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Why India will gain if it opens up trade

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September 02, 2005 11:32 IST

The opening up of India's economy, and similar developments abroad, provide increasing scope for India to trade its way out of poverty. The World Trade Organisation's (WTO's) Doha Development Agenda offers an opportunity for India to accelerate that process -- and, in doing so, to reduce poverty not just at home but also in other developing countries.

A new study using the World Bank's model of the global economy suggests global economic welfare could be enhanced by $290 billion per year by 2015 if all merchandise trade barriers and agricultural subsidies were removed. It would be even greater if services trade was opened up, especially for temporary movement of labour.

Agricultural distortions are responsible for nearly two-thirds of the potential benefit. And of those agricultural gains, 93 per cent would come from removing import restrictions and only 7 per cent from cutting domestic and export subsidies. So even though policies affecting this sector are politically sensitive, they are simply too important to be sidelined in the Doha trade negotiations.

The G-20, together with low-income countries and many development NGOs, have been placing most of its emphasis in the Doha debate on cutting trade-distorting farm subsidies rather than tariffs.

That position is understandable for agricultural-exporting developing countries currently receiving preferential access into high-priced rich-country markets, as they may suffer preference erosion when further tariff cuts open up those markets.

Also, net food-importing developing countries know multilateral tariff cuts will raise the price of their food imports.

India, however, is in neither of those positions. It is a net exporter of food; and it receives relatively few trade preferences, being neither an African, Caribbean and Pacific (ACP) country nor a less developed county (LDC).

Our modeling results for a Doha multilateral trade agreement that freed up trade in both farm and non-agricultural goods confirm that India is likely to gain disproportionately: one-third as much above the average for low-income countries, and twice the middle-income average, if developing countries fully participate in the round.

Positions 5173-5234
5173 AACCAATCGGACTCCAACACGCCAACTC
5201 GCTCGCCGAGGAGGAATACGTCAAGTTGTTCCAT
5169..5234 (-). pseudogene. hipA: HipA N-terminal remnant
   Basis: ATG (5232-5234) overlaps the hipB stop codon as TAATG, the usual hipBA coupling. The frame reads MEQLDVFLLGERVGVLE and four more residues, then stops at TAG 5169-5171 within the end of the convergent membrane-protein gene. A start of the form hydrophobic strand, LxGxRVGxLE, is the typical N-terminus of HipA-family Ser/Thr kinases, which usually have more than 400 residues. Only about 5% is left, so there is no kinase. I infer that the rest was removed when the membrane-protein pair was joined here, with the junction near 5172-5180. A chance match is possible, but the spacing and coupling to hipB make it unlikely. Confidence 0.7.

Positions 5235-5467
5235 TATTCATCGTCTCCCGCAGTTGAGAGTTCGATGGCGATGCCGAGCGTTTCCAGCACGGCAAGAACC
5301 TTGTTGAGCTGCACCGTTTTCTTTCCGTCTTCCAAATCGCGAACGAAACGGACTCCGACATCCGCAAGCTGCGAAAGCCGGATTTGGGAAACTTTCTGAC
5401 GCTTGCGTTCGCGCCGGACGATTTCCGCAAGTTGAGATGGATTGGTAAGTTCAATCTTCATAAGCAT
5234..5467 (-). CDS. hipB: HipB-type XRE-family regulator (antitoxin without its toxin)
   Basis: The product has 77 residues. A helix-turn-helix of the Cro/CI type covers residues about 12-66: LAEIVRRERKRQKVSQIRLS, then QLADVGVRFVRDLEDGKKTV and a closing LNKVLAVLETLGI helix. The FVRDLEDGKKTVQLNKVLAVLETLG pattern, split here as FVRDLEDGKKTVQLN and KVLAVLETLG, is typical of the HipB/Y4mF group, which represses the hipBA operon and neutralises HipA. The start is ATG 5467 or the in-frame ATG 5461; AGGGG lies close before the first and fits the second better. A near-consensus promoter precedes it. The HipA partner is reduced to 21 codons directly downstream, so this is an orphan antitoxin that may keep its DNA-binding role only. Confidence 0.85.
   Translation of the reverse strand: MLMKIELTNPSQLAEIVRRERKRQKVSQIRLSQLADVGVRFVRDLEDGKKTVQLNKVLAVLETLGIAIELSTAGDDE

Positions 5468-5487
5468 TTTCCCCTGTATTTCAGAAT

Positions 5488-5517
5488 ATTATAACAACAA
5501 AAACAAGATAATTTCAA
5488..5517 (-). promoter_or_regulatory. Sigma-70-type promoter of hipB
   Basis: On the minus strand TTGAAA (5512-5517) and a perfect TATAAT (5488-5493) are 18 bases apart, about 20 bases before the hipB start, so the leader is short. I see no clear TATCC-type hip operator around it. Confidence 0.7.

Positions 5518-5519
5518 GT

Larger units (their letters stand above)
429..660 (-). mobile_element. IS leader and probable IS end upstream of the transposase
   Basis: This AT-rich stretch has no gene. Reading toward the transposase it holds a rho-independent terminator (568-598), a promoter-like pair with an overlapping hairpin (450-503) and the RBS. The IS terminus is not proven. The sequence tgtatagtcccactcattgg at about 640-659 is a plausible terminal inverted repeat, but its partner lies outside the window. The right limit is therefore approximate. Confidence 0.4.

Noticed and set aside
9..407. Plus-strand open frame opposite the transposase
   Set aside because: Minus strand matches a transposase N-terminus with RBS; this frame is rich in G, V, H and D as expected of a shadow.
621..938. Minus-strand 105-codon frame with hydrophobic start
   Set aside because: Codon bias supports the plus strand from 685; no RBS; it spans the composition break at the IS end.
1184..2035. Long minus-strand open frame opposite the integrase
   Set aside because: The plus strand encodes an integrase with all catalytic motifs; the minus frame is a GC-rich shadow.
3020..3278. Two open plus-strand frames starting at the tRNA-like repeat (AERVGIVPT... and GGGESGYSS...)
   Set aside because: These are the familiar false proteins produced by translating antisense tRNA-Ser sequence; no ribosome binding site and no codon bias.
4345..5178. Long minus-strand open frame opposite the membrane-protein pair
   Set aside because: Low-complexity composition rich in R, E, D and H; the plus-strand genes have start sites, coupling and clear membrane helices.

Importantly, with cuts not just to farm subsidies but also to import restrictions, agricultural output and incomes would be greater under such a Doha agreement in both India and in developing countries as a group.

Nor would India's food security be compromised by such reform. According to our results, India has almost the same net trade position (exports minus imports) in both food and other agricultural products under the Doha scenario as in the baseline. Indeed, the share of its agricultural production exported would be up by one-tenth, from 3.0 to 3.3 per cent.

To generate these outcomes, India first needs to show more willingness to open up its markets in both agricultural and manufacturing. Rather than adopt a defensive position with respect to its own import barriers, its trading partners need to see that if they were to open up more, India would reciprocate in kind.

Second, India needs to take more of a lead in the G-20 in encouraging that group as a whole to be more forthright. To date, the G-20 has made a strong case for cuts in agricultural subsidies under Doha. That is commendable and justified, but it is not enough.

The Group has to recognise that most of the benefits from farm trade reform will be realised only if agricultural tariffs are also cut. For India especially, cuts in tariffs on manufactures are essential too, given its growing comparative advantage in non-farm goods.

And in both farm and non-farm goods, the gains require developing countries themselves to participate in the reforms because such a high proportion of their trade is South-South these days, not just South-North.

That is true for India as well: we estimate that half its economic gains from freeing world trade would come from the trade reform of the developing country group.

As it happens, cutting tariff bindings would not require much of a cut in India's applied tariffs on farm products. Because of the large gap between its bound and applied rates, its applied rate would fall only by one-eleventh in a Doha agreement that cut the global average by one-third. Hence, this is something India can offer at little political cost.

Third, WTO members agreed last July that developing countries would be given special and differential treatment (SDT) in the form of not having to cut their tariffs as far or as fast as high-income countries. That is not in the economic interests of India or other countries though.

According to our modeling results, India's gains from Doha could be increased by a massive 60 per cent if developing countries were to forego that SDT right and cut their bound tariffs as much as rich countries. But that is not all. Were developing countries to make that offer, they would be in a much-strengthened position to request bigger reforms by developed countries and more foreign aid for trade-related development investments.

Yet India would have to lower its average applied tariff on all goods by only another one-seventh under such an arrangement, from 23 to 20 per cent. That would generate relatively little political pain for such a major gain to India, and to developing countries as a group.

This note draws on a programme of World Bank research on the implications of the WTO's Doha trade negotiations for developing countries. The authors are grateful for the collaboration of all their co-contributors to that project. The views expressed are the authors' alone.
Will Martin & Kym Anderson